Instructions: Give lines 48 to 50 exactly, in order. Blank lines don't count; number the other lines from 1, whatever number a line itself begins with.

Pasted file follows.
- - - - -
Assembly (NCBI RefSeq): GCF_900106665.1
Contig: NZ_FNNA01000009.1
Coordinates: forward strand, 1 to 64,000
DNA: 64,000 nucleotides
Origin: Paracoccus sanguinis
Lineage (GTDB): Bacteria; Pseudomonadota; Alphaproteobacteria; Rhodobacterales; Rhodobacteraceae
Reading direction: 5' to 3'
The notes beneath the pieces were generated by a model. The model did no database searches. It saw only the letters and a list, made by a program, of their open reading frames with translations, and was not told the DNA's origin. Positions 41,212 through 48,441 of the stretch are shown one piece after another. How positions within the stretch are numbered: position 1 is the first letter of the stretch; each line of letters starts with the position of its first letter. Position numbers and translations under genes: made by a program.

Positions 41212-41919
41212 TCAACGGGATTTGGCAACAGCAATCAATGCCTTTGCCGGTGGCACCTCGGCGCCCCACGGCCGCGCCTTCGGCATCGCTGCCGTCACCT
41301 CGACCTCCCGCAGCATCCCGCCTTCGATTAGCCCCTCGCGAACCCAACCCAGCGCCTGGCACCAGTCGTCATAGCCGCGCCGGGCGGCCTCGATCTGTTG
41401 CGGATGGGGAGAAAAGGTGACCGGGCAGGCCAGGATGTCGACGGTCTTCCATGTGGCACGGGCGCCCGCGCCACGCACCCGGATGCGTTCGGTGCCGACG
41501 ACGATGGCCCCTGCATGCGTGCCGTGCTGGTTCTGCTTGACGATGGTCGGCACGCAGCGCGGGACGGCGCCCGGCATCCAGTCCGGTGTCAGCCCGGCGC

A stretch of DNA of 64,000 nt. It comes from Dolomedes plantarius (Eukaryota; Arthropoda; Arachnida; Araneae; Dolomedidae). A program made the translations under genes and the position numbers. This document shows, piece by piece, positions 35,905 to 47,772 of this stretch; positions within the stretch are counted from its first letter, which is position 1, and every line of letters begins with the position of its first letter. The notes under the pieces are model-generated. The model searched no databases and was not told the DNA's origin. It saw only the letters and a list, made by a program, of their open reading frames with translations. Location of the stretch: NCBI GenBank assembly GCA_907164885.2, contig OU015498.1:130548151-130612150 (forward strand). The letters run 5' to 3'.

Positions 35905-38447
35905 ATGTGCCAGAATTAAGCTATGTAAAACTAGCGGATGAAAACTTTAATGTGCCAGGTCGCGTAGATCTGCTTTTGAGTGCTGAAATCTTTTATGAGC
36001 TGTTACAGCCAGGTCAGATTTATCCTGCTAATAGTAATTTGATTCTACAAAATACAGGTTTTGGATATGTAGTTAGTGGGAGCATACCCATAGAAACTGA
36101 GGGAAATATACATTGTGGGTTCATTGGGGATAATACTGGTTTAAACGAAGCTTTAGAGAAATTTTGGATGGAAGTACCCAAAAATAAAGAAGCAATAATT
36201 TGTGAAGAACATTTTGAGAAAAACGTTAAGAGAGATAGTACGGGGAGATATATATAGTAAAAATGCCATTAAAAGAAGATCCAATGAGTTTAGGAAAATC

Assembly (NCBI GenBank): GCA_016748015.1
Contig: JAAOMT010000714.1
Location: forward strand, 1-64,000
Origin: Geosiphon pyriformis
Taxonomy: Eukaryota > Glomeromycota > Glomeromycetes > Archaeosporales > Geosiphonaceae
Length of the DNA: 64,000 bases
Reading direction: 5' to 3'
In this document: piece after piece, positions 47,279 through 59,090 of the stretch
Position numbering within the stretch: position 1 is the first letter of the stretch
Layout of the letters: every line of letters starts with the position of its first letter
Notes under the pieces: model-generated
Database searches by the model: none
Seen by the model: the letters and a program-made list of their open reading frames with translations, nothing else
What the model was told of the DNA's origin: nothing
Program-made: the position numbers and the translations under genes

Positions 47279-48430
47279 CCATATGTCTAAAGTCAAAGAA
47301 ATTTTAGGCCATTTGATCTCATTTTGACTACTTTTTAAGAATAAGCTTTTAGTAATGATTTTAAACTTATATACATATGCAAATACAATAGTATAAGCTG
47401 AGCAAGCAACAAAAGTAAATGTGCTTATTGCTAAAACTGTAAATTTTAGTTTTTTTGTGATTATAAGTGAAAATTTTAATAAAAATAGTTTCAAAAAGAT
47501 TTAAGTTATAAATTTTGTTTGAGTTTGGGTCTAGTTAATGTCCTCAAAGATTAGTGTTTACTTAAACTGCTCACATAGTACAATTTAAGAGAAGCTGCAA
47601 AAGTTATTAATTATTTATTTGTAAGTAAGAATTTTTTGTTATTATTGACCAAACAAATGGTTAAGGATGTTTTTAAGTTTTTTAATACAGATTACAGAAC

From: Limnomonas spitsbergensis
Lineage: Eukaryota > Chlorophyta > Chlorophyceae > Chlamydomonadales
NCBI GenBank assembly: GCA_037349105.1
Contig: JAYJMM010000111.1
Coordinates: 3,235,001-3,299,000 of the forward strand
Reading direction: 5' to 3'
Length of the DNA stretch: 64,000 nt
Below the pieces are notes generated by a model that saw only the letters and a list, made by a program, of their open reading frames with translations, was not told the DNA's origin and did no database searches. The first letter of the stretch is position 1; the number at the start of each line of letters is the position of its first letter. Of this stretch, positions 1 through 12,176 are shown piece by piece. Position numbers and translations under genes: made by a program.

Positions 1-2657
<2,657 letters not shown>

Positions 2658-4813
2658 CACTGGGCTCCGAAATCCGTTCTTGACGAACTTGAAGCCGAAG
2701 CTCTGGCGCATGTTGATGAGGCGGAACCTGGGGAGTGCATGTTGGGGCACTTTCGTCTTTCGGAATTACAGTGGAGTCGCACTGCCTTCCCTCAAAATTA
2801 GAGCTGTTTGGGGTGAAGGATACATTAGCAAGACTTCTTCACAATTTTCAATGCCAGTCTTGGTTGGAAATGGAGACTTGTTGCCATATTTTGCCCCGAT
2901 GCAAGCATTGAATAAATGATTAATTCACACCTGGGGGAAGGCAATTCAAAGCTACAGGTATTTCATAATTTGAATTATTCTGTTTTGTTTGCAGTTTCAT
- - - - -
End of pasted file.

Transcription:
Below the pieces are notes generated by a model that saw only the letters and a list, made by a program, of their open reading frames with translations, was not told the DNA's origin and did no database searches. The first letter of the stretch is position 1; the number at the start of each line of letters is the position of its first letter. Of this stretch, positions 1 through 12,176 are shown piece by piece. Position numbers and translations under genes: made by a program.

Positions 1-2657
<2,657 letters not shown>